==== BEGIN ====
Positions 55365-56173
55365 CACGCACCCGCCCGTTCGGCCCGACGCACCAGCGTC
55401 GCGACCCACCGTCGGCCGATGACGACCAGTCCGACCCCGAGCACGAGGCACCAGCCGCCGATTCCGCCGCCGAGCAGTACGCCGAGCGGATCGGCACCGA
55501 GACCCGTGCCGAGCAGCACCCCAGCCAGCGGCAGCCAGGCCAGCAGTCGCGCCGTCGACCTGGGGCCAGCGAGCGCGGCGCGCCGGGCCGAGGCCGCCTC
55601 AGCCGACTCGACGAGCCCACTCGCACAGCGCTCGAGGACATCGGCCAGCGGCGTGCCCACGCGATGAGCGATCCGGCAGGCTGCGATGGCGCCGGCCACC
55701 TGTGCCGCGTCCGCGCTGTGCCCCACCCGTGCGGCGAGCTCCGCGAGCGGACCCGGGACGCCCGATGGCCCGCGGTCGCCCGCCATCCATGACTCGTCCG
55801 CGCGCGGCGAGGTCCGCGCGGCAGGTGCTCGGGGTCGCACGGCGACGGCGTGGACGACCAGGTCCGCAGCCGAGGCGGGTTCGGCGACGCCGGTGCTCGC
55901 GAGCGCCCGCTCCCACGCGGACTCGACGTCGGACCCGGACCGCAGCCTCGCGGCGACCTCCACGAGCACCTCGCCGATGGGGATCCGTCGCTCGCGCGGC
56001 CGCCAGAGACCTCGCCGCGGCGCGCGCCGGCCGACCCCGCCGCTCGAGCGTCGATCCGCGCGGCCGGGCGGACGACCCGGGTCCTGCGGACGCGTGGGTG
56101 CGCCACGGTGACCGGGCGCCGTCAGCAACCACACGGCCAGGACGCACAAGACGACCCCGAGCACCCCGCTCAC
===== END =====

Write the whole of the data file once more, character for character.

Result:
Positions 55365-56173
55365 CACGCACCCGCCCGTTCGGCCCGACGCACCAGCGTC
55401 GCGACCCACCGTCGGCCGATGACGACCAGTCCGACCCCGAGCACGAGGCACCAGCCGCCGATTCCGCCGCCGAGCAGTACGCCGAGCGGATCGGCACCGA
55501 GACCCGTGCCGAGCAGCACCCCAGCCAGCGGCAGCCAGGCCAGCAGTCGCGCCGTCGACCTGGGGCCAGCGAGCGCGGCGCGCCGGGCCGAGGCCGCCTC
55601 AGCCGACTCGACGAGCCCACTCGCACAGCGCTCGAGGACATCGGCCAGCGGCGTGCCCACGCGATGAGCGATCCGGCAGGCTGCGATGGCGCCGGCCACC
55701 TGTGCCGCGTCCGCGCTGTGCCCCACCCGTGCGGCGAGCTCCGCGAGCGGACCCGGGACGCCCGATGGCCCGCGGTCGCCCGCCATCCATGACTCGTCCG
55801 CGCGCGGCGAGGTCCGCGCGGCAGGTGCTCGGGGTCGCACGGCGACGGCGTGGACGACCAGGTCCGCAGCCGAGGCGGGTTCGGCGACGCCGGTGCTCGC
55901 GAGCGCCCGCTCCCACGCGGACTCGACGTCGGACCCGGACCGCAGCCTCGCGGCGACCTCCACGAGCACCTCGCCGATGGGGATCCGTCGCTCGCGCGGC
56001 CGCCAGAGACCTCGCCGCGGCGCGCGCCGGCCGACCCCGCCGCTCGAGCGTCGATCCGCGCGGCCGGGCGGACGACCCGGGTCCTGCGGACGCGTGGGTG
56101 CGCCACGGTGACCGGGCGCCGTCAGCAACCACACGGCCAGGACGCACAAGACGACCCCGAGCACCCCGCTCAC